SOME FERXS OF HONG-KONG. dilution or “taking out the goodness.” When cooks are sufficiently educated to understand that all their

By Mrs. E. L. O' MALLEY. farinaceous thickenings must be reduced to watery SHORT account of some of the Hong-Kong solutions before doing the work of nutrition, they a ferns may be interesting to the general reader. will appreciate the importance of performing this | There are few persons who take no notice of the necessary first stage of digestion in the kitchen. works of nature, and the study of serns constitutes

I have recently made an interesting visit to the one of the simplest branches of natural science. The works of Messrs. Burrowes & Wellcome, where material for such a study meets us everywhere, and “malt extract” is prepared on a large scale, by there is hardly a corner in the world where ferns are boiling an infusion of malt in vacuo, so as to extract not found. In the northern regions beyond the Amur, and concentrate the diastase. The result is a honey. | in Scandinavia, and amidst the snows and long like syrup of maltose, &c., the resemblance of which winters of Labrador ferns flourish, when Aowers can 10 the honey of a Swiss break fast-table has suggested ! only show their tender tints and disappear.

Countries subject at times to extreme cold and we fear“ fragrant" no longer,* at least not deliciously long drought are the least favourable to their growth. so), cannot be compared in point of size and grandeur In the temperate zones they abound everywhere ; with our king of British ferns, O. regalis. But there but it is in the deep shade of tropical forests, where are sufficient points of resemblance for any acquainted the air is densely saturated with moisture, and the with one, to recognise the other. The clusters of sun's rays can never penetrate, that these exquisite | spore-cases occupy the centre of the frond, narrowing plants luxuriate most freely. Nay, if we go back to and altering it in appearance. The frond is simply the beginning of creation, before flowers, before | pinnate, and often deeply serrate, usually from 2-3 trees, long before animal life had commenced, we find feet high. The colour is bright green with a firm, ferns and their allies, the club-mosses (Lycopodiacea) | shiny, erect appearance, differing in this from the

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covering the almost drowned world in strange preparation for the wants of future ages.

Can we fail to take an interest in them? And can our Fig. 69.-Lygodium

scandens, Sw. interest be satisfied until we have bestowed some attention upon the structure and classification of the different species we meet with in our daily walks ?

The following notes may be of assistance to those who wish to know something about the common ferns growing in the neighbourhood of Victoria and the l'eak.

Gen. II. LYGODIUM, Sw.

(Creeping or Climbing Fern.) There are three species of lygodium to be found in Hong-Kong, but in Lygodium Japonicum, Sw., we have the commonest, if not the loveliest, fern in the island. Examine the sori all round the edge, like the joints of a cog-wheel. How beautifully the seedcoverings are plaited, or laid like the tiles of a roof one upon the other, each tiny tenement containing one capsule or spore-case, which in its turn holds numerous spores (or seeds), almost invisible to the naked eye! The leaves are either in pairs or else pinnate (i.e. with pinnæ or plumes like a feather), the segments or divisions of the frond often numbering from 5-10. There is no need to say that this sern is a climber. It creeps up anything it can catch hold of, and often attains in this way to a considerable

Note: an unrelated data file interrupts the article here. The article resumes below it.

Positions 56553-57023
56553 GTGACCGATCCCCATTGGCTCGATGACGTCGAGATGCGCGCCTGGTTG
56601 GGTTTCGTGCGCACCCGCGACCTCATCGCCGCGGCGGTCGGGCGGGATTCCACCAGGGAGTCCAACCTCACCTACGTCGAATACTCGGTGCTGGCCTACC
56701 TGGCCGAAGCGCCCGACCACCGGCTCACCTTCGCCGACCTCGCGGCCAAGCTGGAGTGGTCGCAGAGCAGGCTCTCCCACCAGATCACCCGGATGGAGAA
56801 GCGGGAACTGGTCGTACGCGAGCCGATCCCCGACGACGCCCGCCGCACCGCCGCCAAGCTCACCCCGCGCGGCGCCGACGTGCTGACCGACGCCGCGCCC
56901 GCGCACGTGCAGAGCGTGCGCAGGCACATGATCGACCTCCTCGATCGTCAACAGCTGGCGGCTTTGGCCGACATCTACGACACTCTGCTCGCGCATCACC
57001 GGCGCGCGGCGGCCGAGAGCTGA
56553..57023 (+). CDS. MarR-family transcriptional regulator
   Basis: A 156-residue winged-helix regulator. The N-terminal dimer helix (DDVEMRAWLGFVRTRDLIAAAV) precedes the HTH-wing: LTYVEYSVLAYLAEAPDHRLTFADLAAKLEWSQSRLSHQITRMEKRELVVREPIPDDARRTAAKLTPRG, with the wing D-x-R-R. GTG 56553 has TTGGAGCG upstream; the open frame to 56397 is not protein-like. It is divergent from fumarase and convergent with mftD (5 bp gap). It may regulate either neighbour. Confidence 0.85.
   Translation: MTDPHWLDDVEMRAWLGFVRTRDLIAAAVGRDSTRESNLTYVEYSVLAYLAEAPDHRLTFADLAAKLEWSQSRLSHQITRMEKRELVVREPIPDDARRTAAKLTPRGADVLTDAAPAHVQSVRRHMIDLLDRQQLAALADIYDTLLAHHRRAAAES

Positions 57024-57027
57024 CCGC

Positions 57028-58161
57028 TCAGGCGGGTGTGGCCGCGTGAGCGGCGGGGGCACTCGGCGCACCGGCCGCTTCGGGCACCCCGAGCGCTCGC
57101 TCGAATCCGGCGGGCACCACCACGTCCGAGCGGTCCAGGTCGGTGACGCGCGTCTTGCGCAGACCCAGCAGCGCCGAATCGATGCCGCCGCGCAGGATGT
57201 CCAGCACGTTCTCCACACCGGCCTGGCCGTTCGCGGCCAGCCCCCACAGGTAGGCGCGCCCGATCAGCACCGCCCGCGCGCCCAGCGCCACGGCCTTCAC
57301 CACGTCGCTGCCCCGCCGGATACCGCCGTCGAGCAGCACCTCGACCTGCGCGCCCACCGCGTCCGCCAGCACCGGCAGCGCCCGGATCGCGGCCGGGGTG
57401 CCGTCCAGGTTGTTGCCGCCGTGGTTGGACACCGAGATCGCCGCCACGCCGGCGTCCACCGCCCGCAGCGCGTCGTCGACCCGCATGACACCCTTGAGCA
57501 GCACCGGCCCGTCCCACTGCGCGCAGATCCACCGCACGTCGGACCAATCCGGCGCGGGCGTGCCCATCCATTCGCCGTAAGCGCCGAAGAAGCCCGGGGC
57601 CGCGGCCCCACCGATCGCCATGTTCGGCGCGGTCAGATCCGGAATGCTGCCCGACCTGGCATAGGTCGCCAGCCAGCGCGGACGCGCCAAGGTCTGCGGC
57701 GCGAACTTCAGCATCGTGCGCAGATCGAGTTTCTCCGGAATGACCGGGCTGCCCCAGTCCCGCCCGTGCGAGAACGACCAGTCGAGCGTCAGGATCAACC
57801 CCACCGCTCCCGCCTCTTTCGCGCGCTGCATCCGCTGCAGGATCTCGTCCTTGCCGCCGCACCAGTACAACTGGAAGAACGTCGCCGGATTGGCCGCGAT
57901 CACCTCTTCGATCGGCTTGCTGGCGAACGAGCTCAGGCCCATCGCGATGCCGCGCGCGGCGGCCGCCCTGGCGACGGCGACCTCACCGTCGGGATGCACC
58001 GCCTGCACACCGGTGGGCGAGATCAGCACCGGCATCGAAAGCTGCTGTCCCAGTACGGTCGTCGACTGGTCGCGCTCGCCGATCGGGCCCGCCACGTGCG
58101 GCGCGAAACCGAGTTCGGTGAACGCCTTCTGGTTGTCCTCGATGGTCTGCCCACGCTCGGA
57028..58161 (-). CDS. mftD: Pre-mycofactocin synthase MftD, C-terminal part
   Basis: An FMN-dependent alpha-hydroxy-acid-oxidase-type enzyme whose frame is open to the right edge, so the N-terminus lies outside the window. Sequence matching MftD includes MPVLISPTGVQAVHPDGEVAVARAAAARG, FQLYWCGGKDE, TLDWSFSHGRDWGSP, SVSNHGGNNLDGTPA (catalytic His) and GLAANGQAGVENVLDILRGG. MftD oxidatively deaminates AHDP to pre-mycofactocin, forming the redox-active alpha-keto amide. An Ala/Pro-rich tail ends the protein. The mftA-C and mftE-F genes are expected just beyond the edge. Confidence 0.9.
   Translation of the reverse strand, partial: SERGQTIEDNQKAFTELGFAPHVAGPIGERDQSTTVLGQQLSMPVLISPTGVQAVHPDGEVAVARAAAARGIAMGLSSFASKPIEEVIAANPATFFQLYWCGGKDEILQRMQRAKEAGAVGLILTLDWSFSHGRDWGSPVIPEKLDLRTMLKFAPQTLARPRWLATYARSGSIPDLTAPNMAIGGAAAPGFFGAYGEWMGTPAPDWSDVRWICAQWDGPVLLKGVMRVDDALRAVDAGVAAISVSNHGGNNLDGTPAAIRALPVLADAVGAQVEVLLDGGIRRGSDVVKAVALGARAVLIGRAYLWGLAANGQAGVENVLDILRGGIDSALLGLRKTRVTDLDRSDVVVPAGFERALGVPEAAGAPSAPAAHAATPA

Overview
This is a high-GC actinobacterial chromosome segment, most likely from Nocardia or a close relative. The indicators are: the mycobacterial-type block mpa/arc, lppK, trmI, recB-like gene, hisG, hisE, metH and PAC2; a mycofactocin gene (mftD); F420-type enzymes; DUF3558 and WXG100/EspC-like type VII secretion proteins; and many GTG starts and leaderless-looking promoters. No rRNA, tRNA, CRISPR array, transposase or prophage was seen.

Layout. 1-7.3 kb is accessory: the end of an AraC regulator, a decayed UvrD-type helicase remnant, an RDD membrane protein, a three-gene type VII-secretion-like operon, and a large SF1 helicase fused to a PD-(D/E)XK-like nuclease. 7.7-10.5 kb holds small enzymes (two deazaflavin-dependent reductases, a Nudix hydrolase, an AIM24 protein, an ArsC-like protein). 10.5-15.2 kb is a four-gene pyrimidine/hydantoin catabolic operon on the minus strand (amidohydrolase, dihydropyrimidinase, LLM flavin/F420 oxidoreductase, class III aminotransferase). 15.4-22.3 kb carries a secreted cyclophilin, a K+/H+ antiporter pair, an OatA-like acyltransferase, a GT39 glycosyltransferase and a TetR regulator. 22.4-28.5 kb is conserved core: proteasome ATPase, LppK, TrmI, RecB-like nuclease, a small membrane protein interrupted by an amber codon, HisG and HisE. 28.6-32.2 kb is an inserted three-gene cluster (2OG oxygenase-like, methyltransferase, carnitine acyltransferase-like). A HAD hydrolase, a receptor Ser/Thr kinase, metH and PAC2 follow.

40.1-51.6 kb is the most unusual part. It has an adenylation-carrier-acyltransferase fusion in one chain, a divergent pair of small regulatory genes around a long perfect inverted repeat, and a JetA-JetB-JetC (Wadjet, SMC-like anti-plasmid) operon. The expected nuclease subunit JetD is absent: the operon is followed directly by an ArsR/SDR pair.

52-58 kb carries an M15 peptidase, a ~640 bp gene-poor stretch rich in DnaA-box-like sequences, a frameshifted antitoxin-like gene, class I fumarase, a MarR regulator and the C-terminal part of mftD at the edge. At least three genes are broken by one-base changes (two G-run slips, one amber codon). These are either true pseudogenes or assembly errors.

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• The name Hong-Kong in Chinese means “Land of fragrant streams."

IV.

height. A word about it in other lands may perhaps be interesting. Miss Gordon Cumming says : “Love.

CHAPTERS ON FOSSIL SHARKS ANI) liest of all are the delicate climbing ferns, the tender

RAYS. leaves of which, some richly fringed with seed, hang

By ARTHUR SMITH WOODWARD, mid-air in long hair-like trails, or else, drooping in OF THE BRITISH MUSEUM (NATURAL HISTORY). festoons, climb from tree to tree, forming a perfect net-work of loveliness. It is a most fairy-like foliage, and people show their reverence for its

CESTRACIONTIDÆ, beauty by calling it the Wa-Kalon, or God's Fern."* TNTIL quite recent years, the family of CestraFor superstitious reasons also the natives encourage , ciontidæ was regarded as including all the it to grow up their walls and door posts. Lygodium varied forms now grouped under the Orodontidæ, Japonicum has a pinnate frond ; in L. scandens, Sw., Psammodontidæ, Copodontidæ, Cochliodontidæ, and the divisions are in pairs, broad at the base and Petalodontidæ, and thus its zoological and palæontonarrowing to a rounded apex, and of a more delicate logical signification has been considerably altered of texture than the last, not nearly so common. L. late. The most modern researches seem to show dichotomum, Sw., has fronds 8-10 inches long. that Acrodus and Strophodus are the only important